Remember Oliver Miller? Remember When He Tried To Throw A Chair At A Ref?

Well, he has a bit of a temper.

Remember The Big O? No, not the NBA great who before this season was the only player in NBA history to average a triple-double for a season. I’m talking about Oliver Miller, the only player in NBA history to flirt with 400 pounds after eating one too many triple and double cheeseburgers. I’m talking about the guy who played well as a rookie during the Phoenix Suns road to the 1993 NBA Finals against Michael Jordan and the Bulls. I’m talking about the guy who played for 18(!) professional basketball teams between the 93 Finals and a 2010 stint with the Lawton-Fort Sill Calvary? The what? Besides the seven NBA teams he played for, there’s a good chance you have never heard of any of the other teams: Gary Steelheads? Southern California Surf? Arkansas RimRockers? Arkansas Rivercatz?!?

Let me back up, because I don’t want people to think this guy was just some fat scrub.

Standing at 6’9″ and around 300 pounds, Miller was a standout college player at the University of Arkansas. I still remember him forcing OT against LSU by swatting a shot by NCAA MDE Shaquille O’Neal in a game. He was drafted by the Suns with the 22nd pick in the same draft that saw Shaq and Alonzo Mourning go 1 and 2. In limited minutes, he put up numbers that fit his frame and played a very important role in beating David Robinson’s Spurs and Shawn Kemp’s Sonics in the 93 playoffs. His numbers got bigger the following season and so did his weight. Then after a rape allegation, the Suns were ready to give up on him.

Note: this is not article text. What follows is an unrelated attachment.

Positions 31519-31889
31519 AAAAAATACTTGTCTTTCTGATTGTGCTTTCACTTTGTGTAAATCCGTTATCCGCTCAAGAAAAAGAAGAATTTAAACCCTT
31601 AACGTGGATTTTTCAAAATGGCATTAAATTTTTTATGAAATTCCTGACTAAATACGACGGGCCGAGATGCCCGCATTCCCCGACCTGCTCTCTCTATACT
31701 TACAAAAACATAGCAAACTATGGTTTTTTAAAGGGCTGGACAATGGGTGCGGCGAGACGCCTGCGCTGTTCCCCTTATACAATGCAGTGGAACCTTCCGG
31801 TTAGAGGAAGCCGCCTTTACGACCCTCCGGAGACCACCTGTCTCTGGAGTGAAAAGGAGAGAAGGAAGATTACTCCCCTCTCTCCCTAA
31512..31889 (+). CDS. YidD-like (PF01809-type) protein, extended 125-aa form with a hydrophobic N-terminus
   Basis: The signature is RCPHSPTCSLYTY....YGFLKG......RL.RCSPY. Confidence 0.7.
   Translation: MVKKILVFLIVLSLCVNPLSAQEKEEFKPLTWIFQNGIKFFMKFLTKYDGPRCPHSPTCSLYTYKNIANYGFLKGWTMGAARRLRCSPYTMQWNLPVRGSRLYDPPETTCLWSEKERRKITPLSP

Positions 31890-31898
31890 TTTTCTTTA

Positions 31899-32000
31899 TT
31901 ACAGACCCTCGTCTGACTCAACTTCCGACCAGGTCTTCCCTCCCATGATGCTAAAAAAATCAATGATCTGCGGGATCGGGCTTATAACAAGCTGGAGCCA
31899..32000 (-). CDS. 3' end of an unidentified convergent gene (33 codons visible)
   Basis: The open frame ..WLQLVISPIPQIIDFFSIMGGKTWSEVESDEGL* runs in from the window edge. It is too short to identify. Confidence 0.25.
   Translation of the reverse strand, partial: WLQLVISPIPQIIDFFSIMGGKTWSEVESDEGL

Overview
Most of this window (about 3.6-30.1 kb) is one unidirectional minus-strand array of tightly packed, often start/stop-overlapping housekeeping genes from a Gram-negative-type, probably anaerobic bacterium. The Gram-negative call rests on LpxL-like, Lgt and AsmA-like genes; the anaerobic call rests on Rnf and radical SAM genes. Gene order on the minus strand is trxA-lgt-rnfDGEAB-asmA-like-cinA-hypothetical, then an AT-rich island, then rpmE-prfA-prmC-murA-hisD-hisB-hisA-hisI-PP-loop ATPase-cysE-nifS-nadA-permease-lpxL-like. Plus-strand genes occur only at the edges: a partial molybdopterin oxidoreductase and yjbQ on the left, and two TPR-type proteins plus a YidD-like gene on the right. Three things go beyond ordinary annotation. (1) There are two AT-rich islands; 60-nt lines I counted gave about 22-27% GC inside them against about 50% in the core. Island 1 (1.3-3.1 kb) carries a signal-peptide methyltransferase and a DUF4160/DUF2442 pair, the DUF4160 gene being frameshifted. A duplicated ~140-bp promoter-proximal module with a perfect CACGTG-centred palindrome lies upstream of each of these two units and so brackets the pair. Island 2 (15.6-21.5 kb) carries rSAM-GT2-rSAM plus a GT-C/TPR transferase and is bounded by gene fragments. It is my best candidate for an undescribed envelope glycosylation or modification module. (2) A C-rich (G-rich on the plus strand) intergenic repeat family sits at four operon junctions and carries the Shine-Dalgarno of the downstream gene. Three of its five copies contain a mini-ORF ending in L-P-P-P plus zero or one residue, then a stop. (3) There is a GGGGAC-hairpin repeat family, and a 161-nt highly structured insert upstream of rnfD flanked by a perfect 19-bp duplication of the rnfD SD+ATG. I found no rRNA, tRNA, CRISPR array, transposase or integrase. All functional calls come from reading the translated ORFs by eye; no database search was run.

After a season with the Pistons, Miller ended up in Toronto, where he put up career-best numbers and had the meltdown featured above.

That video is from December 5th of 1995 and following two exceptional performances by Miller — 20 points, 11 boards and 6 blocks vs the 76ers and 29 points vs the Heat. After getting hacked by (a skinny) Shawn Kemp and not receiving a call, Miller flipped out and was ejected by a replacement referee. That’s when he went into Bob Knight mode, threatened the refs and tried to throw a chair onto the court. If this happened today, I’m pretty sure he would have been looking at a big fine and suspension. Back in 1995, he probably got a slap on the wrist and was told no dessert tonight by his coach.

After a mediocre follow-up, Miller was playing the best ball of his life. Here’s a few standout performances from that season.

  • 35 points, 12 rebounds, 9 assists, 4 steals, 3 blocks
  • 10 points, 13 rebounds, 9 assists, 3 steals, 3 blocks
  • 20 points, 9 rebounds, 8 assists (9-11 fg)
  • 18 points, 15 rebounds, 9 blocks
  • 13 points, 12 rebounds, 7 assists, 6 steals, 3 blocks
  • 17 points, 12 rebounds, 8 assists

Look at those assist and steals totals! The man had serious basketball talent and was far from just a big body so many people assumed he was. But the Raptors let him go at the end of the season and after watching him get bigger in Dallas, they brought him back for another two seasons. Then he had a quick bite in Sacramento and another trip back to Phoenix before taste testing overseas.  By the time he came back to the Wolves in 2003, he was reported to be as heavy as 380 pounds.


After the Wolves, he made a few more stops with those mentioned teams you have never heard about and probably will never hear about again.

Then in 2011, his temper got him a little more than a slap on the wrist. Miller was sentenced to a year in a Maryland jail for pistol-whipping his girlfriend’s brother. After serving his time, he became a car dealer in Mesa, Arizona. Before you get too down, this story does end with happy ending. In 2016, a much, much thinner looking Miller was enshrined into the Arkansas Sports Hall of Honor.

“They said I was the second-most beloved person in Arkansas behind Bill Clinton,’’ said the 46-year old Miller during his speech.

That might be true and although most NBA fans only know him as “the fattest NBA player ever,” I want them to know he was also a very skilled basketball player.

UA's Oliver Miller


Sources: Star-Telegram, Bright Side Of The Sun